March 9 (Reuters) - London’s FTSE 100 rose on Tuesday, reversing early losses as investors piled into energy and industrials stocks, buoyed by optimism about a global economic recovery and more U.S. stimulus, though subdued mining shares capped gains.
The blue-chip FTSE 100 index rose 0.3%, with oil heavyweights BP and Royal Dutch Shell being the biggest boosts to the index.
Mining stocks, including Rio Tinto, Anglo American and BHP were among the laggards, falling between 1.9% and 2.6%, as metal prices fell on a firm dollar. “Companies related to reopening are doing well and there is a general cyclical reflationary trade we are seeing this morning, and the focus will be on the debt auctions in the United States to see how yields respond,” said Neil Wilson, chief market analyst at Markets.com.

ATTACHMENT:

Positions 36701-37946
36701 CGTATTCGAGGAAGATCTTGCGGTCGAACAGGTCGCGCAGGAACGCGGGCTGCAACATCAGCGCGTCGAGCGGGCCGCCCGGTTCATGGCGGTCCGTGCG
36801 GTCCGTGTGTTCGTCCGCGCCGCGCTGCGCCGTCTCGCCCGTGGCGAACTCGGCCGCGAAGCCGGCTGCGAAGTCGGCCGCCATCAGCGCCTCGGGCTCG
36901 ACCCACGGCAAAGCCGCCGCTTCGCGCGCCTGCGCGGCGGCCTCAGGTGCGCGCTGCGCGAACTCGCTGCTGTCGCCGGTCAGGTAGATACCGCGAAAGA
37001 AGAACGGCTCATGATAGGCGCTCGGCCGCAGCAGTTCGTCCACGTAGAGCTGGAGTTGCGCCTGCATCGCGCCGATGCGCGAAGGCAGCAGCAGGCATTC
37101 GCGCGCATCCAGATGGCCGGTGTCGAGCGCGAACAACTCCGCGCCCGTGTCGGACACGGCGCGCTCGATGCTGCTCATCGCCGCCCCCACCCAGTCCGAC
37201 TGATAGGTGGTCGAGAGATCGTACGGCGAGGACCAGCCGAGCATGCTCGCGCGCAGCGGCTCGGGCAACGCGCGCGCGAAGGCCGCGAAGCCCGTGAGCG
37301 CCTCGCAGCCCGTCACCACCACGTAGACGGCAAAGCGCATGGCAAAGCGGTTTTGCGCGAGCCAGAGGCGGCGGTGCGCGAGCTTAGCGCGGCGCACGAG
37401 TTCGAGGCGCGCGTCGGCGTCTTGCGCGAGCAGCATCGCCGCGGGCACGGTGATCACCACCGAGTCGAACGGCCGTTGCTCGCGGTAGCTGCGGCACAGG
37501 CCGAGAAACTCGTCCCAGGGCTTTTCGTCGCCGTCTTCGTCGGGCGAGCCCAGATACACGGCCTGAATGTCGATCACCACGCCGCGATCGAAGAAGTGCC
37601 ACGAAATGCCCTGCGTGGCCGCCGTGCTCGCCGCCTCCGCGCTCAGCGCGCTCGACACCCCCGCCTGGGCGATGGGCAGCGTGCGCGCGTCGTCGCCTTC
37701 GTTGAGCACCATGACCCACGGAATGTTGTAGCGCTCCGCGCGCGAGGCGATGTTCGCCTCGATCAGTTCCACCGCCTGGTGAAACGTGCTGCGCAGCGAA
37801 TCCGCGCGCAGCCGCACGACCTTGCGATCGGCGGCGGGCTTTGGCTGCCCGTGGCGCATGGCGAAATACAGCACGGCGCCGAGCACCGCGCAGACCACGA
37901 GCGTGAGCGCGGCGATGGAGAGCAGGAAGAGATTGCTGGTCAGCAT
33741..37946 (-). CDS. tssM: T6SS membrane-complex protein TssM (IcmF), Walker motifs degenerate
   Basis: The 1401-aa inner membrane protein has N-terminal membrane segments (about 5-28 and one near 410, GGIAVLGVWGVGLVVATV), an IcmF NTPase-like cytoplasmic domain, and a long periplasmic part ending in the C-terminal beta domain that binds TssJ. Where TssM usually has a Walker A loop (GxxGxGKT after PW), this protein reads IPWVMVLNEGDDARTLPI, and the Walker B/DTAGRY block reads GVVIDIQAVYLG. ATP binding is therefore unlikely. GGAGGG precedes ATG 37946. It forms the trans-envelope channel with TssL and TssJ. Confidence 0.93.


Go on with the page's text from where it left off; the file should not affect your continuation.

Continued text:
“The FTSE 100 will progress higher as the UK does better economically amd should be a cyclical winner.”
Global stimulus measures and optimism about an economic rebound from vaccination rollouts have helped the FTSE 100 recover more than 37% from a coronavirus-driven crash last year, but investors are cautious after Bank of England governor Andrew Bailey expressed concerns on Monday about a possible rise in inflation.
British consumers cut back heavily on spending as they spent a second month in a COVID-19 lockdown in February but confidence in the economy hit a 12-month high, payment card firm Barclaycard said.
The domestically focused mid-cap FTSE 250 index rose 0.4%, led consumer discretionary stocks stocks.
World’s largest inter-dealer broker TP ICAP Plc fell 4.3%, after it halved its dividend citing a one-off reduction, and said first-quarter revenue might be lower compared to 2020.
Office space provider IWG tumbled 6.8%, after saying it will shut more underperforming centres as the market recovery from the pandemic was taking longer than anticipated.
(Reporting by Shivani Kumaresan in Bengaluru; Editing by Rashmi Aich)